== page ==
That time we saw women beat up men and cycled the world’s most dangerous road.
Where? La Paz, Bolivia.
When? August 2018.
With whom? Martin.
I’d like to clarify with the title that the girl on girl action was a completely separate event to Death Road. We spent 3 full days in La Paz, and whilst we could still find things to fill our time, we felt like this was a good amount. It’s a beautiful city, surrounded by mountains. Some of our favourite views see the city filled with buildings ranging from cemetery shelves to corrugated iron huts to skyscrapers, framed by a majestic snowcapped peak.
There are two main markets to explore; one for normal shopping and the other is the witches market, selling souvenirs for whatever voodoo you want to try at home. The nightlife in La Paz is very interesting, and if we ever meet in person you should definitely ask me about this.
One evening we jumped on a cable car up to the top of the red line for 3 BOB, so cheap because the initiative was introduced to cut emissions, so it had to be cheaper than the local bus and it has the added bonus of no traffic. At the top is a mirador giving you spectacular views of the city for all your tourist needs. Around the corner from here is a big green house that looks out of place with its grandeur, colour and its size.
We walked in to be greeted with artwork that was worth big money, and then into the next room which had a wrestling ring. All the chairs were facing the empty ring as tourists found a spot to take a seat with the free popcorn. Eye of the tiger played on repeat as we waited for the show to start.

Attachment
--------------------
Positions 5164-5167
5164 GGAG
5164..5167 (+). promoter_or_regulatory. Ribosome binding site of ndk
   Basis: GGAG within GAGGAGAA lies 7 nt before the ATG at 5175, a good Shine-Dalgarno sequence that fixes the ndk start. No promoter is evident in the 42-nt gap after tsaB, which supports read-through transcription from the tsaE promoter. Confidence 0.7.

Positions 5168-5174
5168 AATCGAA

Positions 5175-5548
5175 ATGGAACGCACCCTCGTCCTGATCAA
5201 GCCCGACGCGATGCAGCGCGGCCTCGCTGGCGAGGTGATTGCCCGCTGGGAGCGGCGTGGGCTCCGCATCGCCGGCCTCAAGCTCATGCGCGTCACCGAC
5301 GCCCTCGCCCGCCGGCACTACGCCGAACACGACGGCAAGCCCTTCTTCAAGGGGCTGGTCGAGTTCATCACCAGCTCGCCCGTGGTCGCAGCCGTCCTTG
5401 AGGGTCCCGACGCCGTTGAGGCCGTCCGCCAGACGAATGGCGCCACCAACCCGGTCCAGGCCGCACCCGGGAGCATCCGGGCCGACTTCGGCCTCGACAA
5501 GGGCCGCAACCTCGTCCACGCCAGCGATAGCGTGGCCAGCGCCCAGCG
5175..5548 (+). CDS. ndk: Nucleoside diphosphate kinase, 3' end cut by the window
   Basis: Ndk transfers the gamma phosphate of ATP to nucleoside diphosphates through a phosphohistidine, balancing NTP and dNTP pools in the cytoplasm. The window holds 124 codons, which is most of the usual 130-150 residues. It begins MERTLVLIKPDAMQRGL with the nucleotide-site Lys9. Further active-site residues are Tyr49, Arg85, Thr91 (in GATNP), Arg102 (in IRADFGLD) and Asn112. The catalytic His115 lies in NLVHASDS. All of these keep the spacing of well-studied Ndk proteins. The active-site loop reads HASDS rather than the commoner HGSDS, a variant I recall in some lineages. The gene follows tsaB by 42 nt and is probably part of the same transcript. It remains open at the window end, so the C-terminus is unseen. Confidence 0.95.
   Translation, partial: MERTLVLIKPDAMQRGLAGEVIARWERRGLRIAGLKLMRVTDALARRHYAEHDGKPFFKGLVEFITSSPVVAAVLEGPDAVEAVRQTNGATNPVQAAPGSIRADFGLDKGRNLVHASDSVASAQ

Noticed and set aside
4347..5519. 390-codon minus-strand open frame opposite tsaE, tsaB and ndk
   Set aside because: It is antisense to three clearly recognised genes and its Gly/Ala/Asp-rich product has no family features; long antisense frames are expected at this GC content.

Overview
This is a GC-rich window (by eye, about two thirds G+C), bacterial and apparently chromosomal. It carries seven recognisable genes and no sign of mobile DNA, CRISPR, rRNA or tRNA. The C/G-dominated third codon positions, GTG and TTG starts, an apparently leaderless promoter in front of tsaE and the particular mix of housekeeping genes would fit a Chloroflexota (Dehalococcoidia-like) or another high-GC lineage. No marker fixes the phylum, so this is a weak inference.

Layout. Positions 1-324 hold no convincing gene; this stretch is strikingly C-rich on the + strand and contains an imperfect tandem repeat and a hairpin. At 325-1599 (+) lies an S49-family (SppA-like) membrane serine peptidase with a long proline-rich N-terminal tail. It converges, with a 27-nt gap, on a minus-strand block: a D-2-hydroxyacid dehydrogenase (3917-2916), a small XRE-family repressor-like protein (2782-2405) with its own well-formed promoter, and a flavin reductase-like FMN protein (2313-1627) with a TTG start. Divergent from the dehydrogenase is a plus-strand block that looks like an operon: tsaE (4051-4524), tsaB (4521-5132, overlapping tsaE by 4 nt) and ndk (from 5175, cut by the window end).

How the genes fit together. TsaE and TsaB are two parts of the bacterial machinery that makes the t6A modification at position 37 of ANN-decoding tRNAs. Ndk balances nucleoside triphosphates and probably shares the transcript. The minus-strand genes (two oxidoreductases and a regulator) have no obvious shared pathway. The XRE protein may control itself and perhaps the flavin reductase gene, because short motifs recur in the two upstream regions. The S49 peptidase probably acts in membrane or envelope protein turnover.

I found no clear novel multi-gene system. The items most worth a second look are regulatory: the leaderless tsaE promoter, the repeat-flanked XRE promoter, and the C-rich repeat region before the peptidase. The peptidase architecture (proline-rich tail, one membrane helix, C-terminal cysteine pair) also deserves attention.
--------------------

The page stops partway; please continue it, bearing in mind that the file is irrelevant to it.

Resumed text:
Cholita wrestling is now a choreographed show put on for tourists, but it grew out of an intriguing history. Back in the day, before Bolivia had laws against killing women, a group of them decided that they would show the men of their community that they were equally tough and so invited the men to take them on at wrestling. Then the women would kick some ass. Nowadays, you can only become a cholita if you inherit the title through blood, although you can opt out.
A strange show then ensued as two teenaged girls struggled to get into ring in their high heels and revealing outfits to perform a wiggle to warm up the crowd. The first round of the show was between two men, one dressed in a police stripper outfit, and another playing the bad boy character. Their moves involved somersaults, hair grabbing, and coca cola spitting. If you sit in the front row, you are definitely in the splash zone, as we found out.
We saw women wrestling women with a biased ref who was another character in the show. The whole thing was painfully amateur but oddly compelling. Martin and I would often catch each other’s eye and giggle at how poorly executed the moves were, but it was a brilliant evening all the same. If we weren’t so hungover then beer would have made it a smashing night.
The following day was our mountain biking day down Death Road. La Paz is famed for this road which weaves its way through the mountains and is so dangerous that over 100 people per year died on this road due to its narrow nature against 450 metre cliff edges and innumerable vehicles hurtling around its sharp corners. Recently, another road was built allowing the trucks a preferable tarmacked route, making Death Road safer with only 3 people dying on it each year. Some genius spied a gap in the market and set up tourist companies that take groups of fearless morons on bikes down this infamous road.
Enter Koren and Martin. There are a few tour companies that take you on a day trip to Death Road, the main ones are Gravity, Barracuda, Altitude and Ride On. All of them offer pretty much the same itinerary but the prices differ hugely. We chose Ride On because it was the cheapest and the only one to include breakfast, and it had motocross helmets which enclose your face, thereby providing more protection if you fall and hit your face. The BMX helmets that Gravity provided might warrant a trip to the dentist if you fall off your bike, which isn’t hugely unlikely on this road. The final tipping point towards Ride On was the smaller group sizes it offers.